Good Claims Require Prompt Notice
Kegler Brown Construction Newsletter February 1, 2011
Ohio courts have recently adopted a disturbing trend of disposing contractor claims – other than on the merits – by throwing them out on “technicalities.” The most common pitfall for contractors is a failure to strictly comply with the notice provisions in the contract documents. Many contractors do not want to “rock the boat” early in the project and wait to see if things can be “worked out in the end” without legal involvement. Others fear being labeled adversarial or a “claims contractor.” Yet whatever the reason, the problem is the same – a lack of timely formal notice.
A recent case, decided at year-end, illustrates this problem. A plumbing contractor on an OSFC project took the position that storm collection installation more than 5 feet beyond the building was outside the scope of his plumbing contract. The School District sent the plumbing contractor a 48-hour notice to perform the disputed work, and the contractor agreed to do the work under protest pending a resolution. A month later the contractor submitted a claim for additional time and money, and a month after that, the project architect denied the claim.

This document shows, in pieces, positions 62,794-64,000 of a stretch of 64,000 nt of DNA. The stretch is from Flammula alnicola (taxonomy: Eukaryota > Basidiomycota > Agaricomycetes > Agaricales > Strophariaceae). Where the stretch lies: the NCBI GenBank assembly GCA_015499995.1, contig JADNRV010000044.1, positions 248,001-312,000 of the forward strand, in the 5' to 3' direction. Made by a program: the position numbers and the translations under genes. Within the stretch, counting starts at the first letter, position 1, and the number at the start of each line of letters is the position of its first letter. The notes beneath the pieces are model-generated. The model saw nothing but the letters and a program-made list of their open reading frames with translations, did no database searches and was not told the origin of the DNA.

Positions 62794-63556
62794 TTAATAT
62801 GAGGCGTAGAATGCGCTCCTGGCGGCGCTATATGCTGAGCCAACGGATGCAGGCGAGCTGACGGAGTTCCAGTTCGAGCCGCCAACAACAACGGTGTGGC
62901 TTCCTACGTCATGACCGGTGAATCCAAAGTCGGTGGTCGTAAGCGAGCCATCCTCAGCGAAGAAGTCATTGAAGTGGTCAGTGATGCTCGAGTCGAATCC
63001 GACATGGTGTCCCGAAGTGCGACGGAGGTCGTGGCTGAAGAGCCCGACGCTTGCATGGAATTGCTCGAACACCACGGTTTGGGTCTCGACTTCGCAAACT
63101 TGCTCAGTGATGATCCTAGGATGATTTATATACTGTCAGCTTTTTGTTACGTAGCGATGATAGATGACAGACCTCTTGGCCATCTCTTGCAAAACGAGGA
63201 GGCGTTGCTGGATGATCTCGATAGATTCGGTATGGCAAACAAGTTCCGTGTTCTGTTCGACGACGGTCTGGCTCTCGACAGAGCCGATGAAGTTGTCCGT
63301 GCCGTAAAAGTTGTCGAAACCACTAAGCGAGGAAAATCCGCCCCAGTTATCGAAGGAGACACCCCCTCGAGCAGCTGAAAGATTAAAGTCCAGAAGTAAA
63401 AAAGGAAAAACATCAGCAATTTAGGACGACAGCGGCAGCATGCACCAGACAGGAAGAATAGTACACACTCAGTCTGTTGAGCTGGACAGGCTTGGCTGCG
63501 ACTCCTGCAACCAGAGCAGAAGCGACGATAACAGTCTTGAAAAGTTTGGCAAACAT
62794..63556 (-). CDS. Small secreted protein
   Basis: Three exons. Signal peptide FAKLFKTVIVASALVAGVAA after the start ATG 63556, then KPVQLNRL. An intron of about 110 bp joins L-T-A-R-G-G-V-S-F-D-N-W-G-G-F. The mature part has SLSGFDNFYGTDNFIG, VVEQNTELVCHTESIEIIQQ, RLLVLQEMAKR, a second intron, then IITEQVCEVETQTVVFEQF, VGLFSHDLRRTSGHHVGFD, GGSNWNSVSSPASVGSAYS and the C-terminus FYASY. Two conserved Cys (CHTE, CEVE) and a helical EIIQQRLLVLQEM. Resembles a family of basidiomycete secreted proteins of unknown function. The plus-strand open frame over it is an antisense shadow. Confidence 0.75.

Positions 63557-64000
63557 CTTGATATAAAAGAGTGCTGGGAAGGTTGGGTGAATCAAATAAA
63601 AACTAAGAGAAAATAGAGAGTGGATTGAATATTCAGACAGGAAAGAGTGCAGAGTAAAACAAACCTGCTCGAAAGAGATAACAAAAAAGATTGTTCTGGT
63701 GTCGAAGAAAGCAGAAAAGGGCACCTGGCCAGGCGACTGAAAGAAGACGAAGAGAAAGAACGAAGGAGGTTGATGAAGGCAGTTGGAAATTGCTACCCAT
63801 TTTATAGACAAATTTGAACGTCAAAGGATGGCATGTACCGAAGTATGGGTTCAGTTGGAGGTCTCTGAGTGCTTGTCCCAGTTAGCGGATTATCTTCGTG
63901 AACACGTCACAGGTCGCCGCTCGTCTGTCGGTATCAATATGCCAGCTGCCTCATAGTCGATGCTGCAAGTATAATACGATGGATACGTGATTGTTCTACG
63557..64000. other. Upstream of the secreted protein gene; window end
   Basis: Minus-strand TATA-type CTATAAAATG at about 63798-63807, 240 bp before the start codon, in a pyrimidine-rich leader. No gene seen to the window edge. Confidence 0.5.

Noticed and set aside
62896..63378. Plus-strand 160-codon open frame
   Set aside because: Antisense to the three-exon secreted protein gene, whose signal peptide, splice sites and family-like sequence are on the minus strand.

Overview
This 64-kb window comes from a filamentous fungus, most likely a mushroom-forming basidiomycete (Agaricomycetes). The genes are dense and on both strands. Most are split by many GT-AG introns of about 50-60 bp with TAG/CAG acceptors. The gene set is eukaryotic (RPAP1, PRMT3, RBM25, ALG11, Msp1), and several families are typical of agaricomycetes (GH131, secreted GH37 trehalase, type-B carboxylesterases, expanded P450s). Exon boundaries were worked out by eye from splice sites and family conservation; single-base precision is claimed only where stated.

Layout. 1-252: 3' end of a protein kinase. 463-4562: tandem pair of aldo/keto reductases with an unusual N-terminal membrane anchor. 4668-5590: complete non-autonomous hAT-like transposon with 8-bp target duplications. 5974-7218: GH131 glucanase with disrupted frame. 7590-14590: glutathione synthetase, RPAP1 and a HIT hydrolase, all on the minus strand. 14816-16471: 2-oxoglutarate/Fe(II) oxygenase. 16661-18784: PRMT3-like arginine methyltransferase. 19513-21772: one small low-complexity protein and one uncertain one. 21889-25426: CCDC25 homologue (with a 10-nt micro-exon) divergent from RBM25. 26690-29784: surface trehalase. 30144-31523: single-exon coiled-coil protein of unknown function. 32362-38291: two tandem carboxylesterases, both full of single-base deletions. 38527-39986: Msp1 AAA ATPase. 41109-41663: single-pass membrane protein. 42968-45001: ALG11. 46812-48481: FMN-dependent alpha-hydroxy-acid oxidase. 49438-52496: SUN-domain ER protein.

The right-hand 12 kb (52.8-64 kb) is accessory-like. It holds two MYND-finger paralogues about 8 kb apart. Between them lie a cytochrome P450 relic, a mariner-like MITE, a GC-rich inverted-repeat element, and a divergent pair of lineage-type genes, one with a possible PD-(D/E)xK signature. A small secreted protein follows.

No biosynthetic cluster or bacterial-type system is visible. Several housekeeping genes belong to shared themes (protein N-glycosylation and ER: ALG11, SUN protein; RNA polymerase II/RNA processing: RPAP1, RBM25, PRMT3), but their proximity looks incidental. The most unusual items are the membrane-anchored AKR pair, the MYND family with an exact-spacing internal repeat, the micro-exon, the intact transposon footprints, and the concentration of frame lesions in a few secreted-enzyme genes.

The contract provided that the contractor was to submit claims within 21 days after occurrence of the event giving rise to the claim; and that failure to do so (on the proper claim form) within 21 days was a waiver of the claim. The attorneys for the School District successfully argued at trial that the claim should be dismissed because a formal claim was not made within the original 21-day period.
The contractor tried to explain that his approach was simply to “work things out” and that the construction manager knew of his position from conversations at the outset, and that he did not even receive the claim forms from the construction manager until months later.
The Fifth District Court of Appeals (by a 2-1 vote) agreed with the trial judge and threw out the claim for being untimely, stating:
“The drafters of the public … construction contract at issue wisely put in a provision to require timely submission of claims in case of such disagreements, in order to encourage early resolution thereof while the project is ongoing, rather than to allow cost overruns and further burdens on taxpayer resources.”
- Peterman Plumbing v. Bd. of Educ. Pickerington Local School District, Case No. 10CA-9 (12-30-10)
The lone dissenting Judge pointed out that the contractor was not given the claim form (which was omitted from the original contract documents) until much later in the job and asserted his claim within 21 days after that date – all to no avail.
The moral of the story is that contractors must strictly comply with the notice and claim procedures in the contract documents or risk the dismissal of an otherwise meritorious claim on a legal “technicality.”